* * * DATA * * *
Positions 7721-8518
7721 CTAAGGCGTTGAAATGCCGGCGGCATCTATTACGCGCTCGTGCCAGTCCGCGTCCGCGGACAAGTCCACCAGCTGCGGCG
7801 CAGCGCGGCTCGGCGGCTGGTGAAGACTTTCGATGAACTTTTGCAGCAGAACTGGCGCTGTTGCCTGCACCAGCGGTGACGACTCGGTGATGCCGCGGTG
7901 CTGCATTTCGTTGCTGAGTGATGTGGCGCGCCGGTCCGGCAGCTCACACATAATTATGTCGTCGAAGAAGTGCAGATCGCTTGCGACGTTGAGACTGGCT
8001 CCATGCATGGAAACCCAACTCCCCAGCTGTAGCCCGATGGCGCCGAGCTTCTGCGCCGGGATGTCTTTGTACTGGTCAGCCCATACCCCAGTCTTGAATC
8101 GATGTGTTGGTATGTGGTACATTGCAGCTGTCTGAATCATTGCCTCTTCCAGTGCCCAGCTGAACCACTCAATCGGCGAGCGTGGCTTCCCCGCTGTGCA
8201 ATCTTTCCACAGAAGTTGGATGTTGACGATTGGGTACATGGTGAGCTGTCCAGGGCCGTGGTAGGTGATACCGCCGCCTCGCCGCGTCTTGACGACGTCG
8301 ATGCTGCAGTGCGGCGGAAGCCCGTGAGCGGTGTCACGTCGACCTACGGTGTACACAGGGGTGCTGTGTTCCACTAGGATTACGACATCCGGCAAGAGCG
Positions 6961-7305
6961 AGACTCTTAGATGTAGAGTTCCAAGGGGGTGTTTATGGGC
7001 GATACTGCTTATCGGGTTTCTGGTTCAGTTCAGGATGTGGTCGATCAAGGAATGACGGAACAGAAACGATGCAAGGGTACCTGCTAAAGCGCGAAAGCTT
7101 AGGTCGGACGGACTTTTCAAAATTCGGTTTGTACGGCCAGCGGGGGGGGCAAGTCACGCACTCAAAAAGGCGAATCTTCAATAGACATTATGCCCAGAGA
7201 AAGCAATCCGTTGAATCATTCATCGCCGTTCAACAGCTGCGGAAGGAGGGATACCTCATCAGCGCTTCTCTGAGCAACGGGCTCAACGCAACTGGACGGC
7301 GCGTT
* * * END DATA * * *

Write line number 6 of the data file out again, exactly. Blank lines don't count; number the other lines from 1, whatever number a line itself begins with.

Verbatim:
8101 GATGTGTTGGTATGTGGTACATTGCAGCTGTCTGAATCATTGCCTCTTCCAGTGCCCAGCTGAACCACTCAATCGGCGAGCGTGGCTTCCCCGCTGTGCA